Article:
This SB-200 typically requires around 70 to 75W drive for full output, but I normally drive, and load, the amp with the full output of the Omni (100W).  The grid, and plate, currents are always in the safe area.  I do have to watch the plate and grid currents when driving it with 100W, but as previously mentioned, I never allow either to go above the safe levels.  Nevertheless, the Loading control always wants to be fully meshed, thus I really can't peak the output, regardless of the drive level from 70W to 100W. The output does increase when I fully mesh the Loading cap of course, but I never see a peak.  I was always instructed back in the early '60s to drive an amp with the exciter at full output for the tune/load procedure, and I've always adhered to that tenet.  But, then again, I've always owned grounded-grid linears.

Last night, I did carefully clean all switch wafer contacts with careful use of DeOxit.  No change...

I do have a 500pf @ 3kV cap in my back stock.  I think I will remove the existing 500pf padder, solder in the replacement, and see if this affects the loading on 80.  But, that still doesn't explain what may be going on with 40.

I must admit, this one has me a bit stumped!  Thanks for the advice.
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AD4U
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« Reply #4 on: January 29, 2013, 01:33:49 PM »

I did not suggest cleaning the switch wafers, although that is always a good first thing to do.  What I suggested was cleaning the wipers on each section of the loading variable capacitor.  Each individual movable section of the loading capacitor (I think there are 3 or 4 ganged together) is "connected" to ground via a spring tensioned wiper.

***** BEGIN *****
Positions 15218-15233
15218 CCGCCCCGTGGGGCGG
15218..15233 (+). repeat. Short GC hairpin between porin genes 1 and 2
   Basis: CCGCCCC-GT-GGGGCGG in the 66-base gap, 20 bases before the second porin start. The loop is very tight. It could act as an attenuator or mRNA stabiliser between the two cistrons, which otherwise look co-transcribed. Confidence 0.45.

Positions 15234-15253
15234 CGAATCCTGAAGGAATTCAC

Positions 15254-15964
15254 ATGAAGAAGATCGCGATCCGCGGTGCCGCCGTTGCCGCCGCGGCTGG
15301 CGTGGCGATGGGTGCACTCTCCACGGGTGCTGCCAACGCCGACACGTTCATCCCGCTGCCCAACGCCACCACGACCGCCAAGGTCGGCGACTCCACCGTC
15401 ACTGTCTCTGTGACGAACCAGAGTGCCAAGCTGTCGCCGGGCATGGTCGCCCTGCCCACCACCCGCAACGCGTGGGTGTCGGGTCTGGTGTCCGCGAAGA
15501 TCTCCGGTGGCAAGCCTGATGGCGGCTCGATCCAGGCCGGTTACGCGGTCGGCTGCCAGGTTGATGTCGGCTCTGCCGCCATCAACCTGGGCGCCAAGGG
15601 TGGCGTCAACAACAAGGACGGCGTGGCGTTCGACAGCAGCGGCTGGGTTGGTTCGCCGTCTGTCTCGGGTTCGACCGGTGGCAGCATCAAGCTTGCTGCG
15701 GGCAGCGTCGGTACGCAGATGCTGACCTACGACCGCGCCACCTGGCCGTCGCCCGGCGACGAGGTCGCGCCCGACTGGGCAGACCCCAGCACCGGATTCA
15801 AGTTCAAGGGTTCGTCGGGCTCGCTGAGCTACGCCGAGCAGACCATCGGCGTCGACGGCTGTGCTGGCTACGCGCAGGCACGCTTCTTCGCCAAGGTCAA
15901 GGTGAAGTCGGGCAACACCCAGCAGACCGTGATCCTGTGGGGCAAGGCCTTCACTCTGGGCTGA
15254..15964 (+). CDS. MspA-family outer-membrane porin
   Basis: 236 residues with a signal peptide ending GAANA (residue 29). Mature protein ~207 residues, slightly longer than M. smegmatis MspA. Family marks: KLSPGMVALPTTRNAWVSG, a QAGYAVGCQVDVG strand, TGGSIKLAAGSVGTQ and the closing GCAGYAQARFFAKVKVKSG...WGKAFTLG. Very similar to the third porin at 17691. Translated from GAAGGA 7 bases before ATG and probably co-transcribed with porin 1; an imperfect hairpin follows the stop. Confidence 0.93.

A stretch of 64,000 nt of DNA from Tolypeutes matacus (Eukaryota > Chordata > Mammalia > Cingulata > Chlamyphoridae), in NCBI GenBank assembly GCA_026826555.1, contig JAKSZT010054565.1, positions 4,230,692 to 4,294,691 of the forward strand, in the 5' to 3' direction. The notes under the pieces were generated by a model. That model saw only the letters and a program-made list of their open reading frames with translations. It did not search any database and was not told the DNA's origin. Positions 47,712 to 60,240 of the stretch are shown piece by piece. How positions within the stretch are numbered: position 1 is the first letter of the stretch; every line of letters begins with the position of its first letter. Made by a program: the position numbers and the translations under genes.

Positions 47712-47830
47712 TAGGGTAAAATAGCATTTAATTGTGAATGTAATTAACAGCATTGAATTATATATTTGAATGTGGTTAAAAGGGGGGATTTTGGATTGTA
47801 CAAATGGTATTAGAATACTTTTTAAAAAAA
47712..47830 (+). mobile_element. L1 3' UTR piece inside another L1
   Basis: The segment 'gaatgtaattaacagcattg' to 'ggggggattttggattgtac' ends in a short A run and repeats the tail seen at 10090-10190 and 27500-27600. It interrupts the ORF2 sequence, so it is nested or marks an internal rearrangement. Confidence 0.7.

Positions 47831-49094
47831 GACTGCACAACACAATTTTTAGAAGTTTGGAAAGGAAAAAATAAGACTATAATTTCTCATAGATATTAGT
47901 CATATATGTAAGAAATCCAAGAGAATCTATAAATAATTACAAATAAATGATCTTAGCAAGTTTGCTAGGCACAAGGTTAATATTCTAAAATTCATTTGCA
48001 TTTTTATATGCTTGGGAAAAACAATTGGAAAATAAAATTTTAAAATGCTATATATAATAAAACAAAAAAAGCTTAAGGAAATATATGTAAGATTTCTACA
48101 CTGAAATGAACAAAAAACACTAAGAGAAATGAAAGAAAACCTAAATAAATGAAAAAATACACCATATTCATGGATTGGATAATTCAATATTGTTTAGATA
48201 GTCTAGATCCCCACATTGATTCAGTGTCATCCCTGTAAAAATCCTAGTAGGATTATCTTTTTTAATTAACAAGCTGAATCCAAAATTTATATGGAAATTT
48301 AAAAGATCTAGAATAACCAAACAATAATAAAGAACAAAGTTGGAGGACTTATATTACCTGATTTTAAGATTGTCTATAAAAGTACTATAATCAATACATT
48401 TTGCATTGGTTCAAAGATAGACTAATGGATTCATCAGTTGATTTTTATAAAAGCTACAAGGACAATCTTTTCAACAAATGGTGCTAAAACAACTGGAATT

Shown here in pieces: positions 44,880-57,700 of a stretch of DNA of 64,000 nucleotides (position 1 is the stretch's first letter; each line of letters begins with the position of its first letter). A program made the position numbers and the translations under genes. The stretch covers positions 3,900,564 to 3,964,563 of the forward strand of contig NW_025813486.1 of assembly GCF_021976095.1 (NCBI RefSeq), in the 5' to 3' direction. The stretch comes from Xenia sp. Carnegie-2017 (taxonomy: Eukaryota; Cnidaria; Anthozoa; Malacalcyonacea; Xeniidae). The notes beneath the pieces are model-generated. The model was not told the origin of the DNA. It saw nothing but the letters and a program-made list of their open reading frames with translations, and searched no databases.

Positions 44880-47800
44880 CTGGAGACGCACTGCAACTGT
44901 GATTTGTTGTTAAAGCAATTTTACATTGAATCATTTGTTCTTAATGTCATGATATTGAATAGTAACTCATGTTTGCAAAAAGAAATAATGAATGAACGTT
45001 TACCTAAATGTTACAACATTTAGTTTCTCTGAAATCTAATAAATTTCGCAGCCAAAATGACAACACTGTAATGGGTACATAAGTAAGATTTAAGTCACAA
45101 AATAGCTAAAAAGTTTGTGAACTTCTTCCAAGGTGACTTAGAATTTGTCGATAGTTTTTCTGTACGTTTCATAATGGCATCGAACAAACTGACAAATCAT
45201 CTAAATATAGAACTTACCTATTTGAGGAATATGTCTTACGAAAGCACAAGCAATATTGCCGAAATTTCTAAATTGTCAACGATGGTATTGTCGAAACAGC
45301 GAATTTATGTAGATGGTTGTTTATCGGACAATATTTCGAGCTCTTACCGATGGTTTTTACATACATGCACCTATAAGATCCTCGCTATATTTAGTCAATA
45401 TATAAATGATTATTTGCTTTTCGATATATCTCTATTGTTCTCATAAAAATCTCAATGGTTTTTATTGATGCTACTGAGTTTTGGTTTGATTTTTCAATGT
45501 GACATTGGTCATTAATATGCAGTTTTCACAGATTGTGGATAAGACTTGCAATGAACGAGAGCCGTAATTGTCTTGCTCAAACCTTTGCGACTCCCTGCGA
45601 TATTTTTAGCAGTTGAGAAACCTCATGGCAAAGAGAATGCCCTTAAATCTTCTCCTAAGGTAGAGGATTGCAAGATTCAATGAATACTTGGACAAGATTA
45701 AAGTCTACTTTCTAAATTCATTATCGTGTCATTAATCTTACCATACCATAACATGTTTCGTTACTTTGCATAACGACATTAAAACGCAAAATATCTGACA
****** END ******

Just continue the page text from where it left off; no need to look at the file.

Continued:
Since the amp sat on the shelf for a number of years, I suggested that the wipers on the rotatable part of the loading capacitor may not be making good contact with ground because of small amounts of dust, dirt, or corrosion.  If one or more sections of the loading capacitor are not making good contact with ground via the wipers, that section(s) of the loading capacitor is (are) effectively removed from the circuit.

This may not (probably won't) show up on 20-10 meters but it will definitely show up on 80 and 40 meters where you are having problems.

Dick  AD4U
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W9CW
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Posts: 109




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« Reply #5 on: January 29, 2013, 02:21:56 PM »

Dick,

Good advice, as I missed that step!  I will clean the wipers on each section of the loading variable tonight.

I should have been more specific when I used the term "wafers."  I cleaned all of the switch wipers and the contacts on each wafer as best I could with DeOxit - not the spray, as it always supplies too much, but the pen - and, very, very carefully, a long Q-tip.  As best as I can tell, all contacts are now clean.  After I'm sure there's no residual voltage in the tank circuit, I will double-check for continuity at each switch point with my Fluke 77 also tonight.

As an ex-Navy Leading ET, who worked on surface and air search radars, as well as communications gear aboard a destroyer, I have keen experience with a "shorting stick" and working with one hand tied behind my back when HV is present.  Smiley  One can never be too careful.

Tnx,
Don
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W1QJ
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Posts: 1522




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« Reply #6 on: January 29, 2013, 04:40:58 PM »

with low drive power the sb-200 and many amps will exhibit a lack of load C.  Once you increase the drive power near 70 to 100 watts the load line changes and the available load C is just about sufficient.  Granted, the end result is very close to full C on 80 meters.  I have notice that the SB-200 alos has hign C load on 40 as well.  Try loading at a higher drive level.  Don't worry about momentary grid or plate current.  Tune for maximum power output quickly and the levels will drop right away.  This is the only way to get past the problem.If you load with too little drive you will loop back to not enough load C and get frustrated.  Lou